Jasmine Jones is a Senior pursuing a B.S. in Computer Science and a B.A. in Interdisciplinary Studies: Human-Computer Interaction in an International Cultural Context.

What sort of research are you doing? I enjoy exploring different types of interfaces and interaction techniques. I’m particularly interested in how human factors, like culture, gender, and age, affect the way people perceive and use technology. My project is part of my INDS capstone and explores how we can use data visualization to represent task performance in using a computer to an older adult.

How long have you been doing this research? What inspired you to become involved/ how did you become involved? I just started this project this year, but I’ve been involved in HCI research since my freshman year through summer research experiences for undergraduates (REU) and on-campus opportunities in the Human-Centered Computing program. I really wanted to work with Dr. Hurst since I’d heard about the work she did at Carnegie Mellon, so together we developed this project in the hopes of making it my capstone. Dr. Hurst and Dr. Rheingans were instrumental in helping me form my proposal and make it happen.

How much time do you spend doing research? As much as I possibly can! I’m always working on something. I try to balance my school work and research projects, and one way I cut down on the workload is by interweaving topics I’m interested in for my research into my classwork! For instance, I’m working on this project as my course project for CMSC 436H- Data Visualization. I’ve done some of the literature reviews in previous courses or even in other internships.

Are you collaborating with any other students or faculty members? I’m working with fellow CS student Chitra Gadwal, Dr. Amy Hurst (Human-Centered Computing), and Dr. Penny Rheingans (CS).

Do you plan to become involved in URCAD? Or, are you being supported by any scholarships or fellowships? Yes! We will definitely be at URCAD in the Spring. This project is funded by a grant from the Computer Research Association for Women Collaborative Research Experience for Undergraduates (CRA-W CREU). I am also a Meyerhoff and NSA Scholar and a Center for Women in Technology (CWIT) Affiliate.

What is the best part of your research so far? The best part is that I have the freedom to explore an interesting question, dig through and synthesize work from a variety of disciplines, and to indulge my secret art-self.

What is the biggest obstacle you have faced while doing research so far? Well, time of course is a challenge. Also, coming in with little background in the field of data visualization made work slow at the beginning. But, I asked Dr. Rheingans tons of questions whenever I get stuck, read stacks of papers, and blab about the project to anyone with a smidgen of a background to get their input (networking = great resources!) Basically, I just jumped in!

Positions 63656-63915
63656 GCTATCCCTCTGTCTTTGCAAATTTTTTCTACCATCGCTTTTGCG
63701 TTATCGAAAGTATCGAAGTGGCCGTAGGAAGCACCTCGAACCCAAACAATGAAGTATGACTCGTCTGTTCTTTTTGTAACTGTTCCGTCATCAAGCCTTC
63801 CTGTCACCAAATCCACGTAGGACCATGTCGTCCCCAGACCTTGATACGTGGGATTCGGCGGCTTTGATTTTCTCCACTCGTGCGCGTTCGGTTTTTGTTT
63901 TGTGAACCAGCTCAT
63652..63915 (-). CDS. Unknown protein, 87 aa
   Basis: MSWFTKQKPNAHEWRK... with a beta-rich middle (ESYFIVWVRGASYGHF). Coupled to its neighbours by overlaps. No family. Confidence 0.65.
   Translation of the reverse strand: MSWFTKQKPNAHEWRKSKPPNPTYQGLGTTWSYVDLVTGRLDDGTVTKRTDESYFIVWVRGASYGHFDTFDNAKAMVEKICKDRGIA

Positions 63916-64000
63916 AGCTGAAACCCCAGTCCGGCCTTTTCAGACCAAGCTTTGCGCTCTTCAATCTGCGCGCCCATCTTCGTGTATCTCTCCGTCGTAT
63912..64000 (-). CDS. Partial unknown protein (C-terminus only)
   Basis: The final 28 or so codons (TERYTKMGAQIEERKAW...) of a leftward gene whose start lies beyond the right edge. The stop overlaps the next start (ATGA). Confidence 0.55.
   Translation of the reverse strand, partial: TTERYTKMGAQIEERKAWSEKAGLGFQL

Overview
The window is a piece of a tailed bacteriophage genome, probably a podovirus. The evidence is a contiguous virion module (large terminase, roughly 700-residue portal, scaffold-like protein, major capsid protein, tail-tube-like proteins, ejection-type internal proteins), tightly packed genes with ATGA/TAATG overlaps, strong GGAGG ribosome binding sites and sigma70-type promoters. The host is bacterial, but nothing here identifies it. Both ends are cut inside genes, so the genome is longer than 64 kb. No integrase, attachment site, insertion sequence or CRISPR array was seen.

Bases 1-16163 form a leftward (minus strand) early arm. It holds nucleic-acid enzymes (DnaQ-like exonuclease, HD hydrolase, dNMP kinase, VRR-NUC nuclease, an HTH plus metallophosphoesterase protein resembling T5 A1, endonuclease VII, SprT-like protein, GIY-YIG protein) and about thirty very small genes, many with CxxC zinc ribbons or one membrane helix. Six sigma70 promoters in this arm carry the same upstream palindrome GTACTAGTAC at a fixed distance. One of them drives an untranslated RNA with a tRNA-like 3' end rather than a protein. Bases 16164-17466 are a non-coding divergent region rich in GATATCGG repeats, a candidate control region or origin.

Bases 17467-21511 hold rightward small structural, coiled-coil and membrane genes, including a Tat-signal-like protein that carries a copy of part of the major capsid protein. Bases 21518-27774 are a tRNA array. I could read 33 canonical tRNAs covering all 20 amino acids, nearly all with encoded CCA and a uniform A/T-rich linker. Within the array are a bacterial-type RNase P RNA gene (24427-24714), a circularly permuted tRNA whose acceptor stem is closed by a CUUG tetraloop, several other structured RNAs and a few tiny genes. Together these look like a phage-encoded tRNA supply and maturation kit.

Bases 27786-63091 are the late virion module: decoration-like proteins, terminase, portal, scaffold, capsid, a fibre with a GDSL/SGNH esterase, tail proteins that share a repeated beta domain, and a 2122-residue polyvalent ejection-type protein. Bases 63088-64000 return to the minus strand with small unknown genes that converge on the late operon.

What do you hope to achieve with this research? Naturally, I aim to make every person over sixty-five a savvy computer user within the next three years.

Seriously, to be realistic, I hope to make some small contribution to our understanding of how data and information visualization can be used to represent one’s behavior to oneself and how to make data accessible to a wider audience than just scientific domain experts. There has been some discussion and informal work in this area of “ego-visualization,” but it is a pretty new concept. Few (if any) studies target older adults as their typical computer users. I’m a firm believer in inclusive design, so most of the “humans” in my work are from underrepresented populations in technology research, like older adults and people with varied ability.

Some of the application areas we’ve thought about down the road are using these types of visualizations to help occupational therapy patients keep track of their progress or in a “Nursing care environment of the future,” we can visualize other types of personal data– like blood pressure, movement patterns, or eating habits to help the elderly and their assistants take better care of themselves.

Do you feel like this research is preparing you for post-college plans? YES!!! I’m applying to graduate schools right now so the more research experience I have, the better. Plus, since I am so heavily involved in the project, I have something intelligent to talk to prospective faculty mentors about.

To learn more about Jasmine's research project, visit the project blog or Jasmine's personal blog.

*Jasmine was interviewed in October 2011.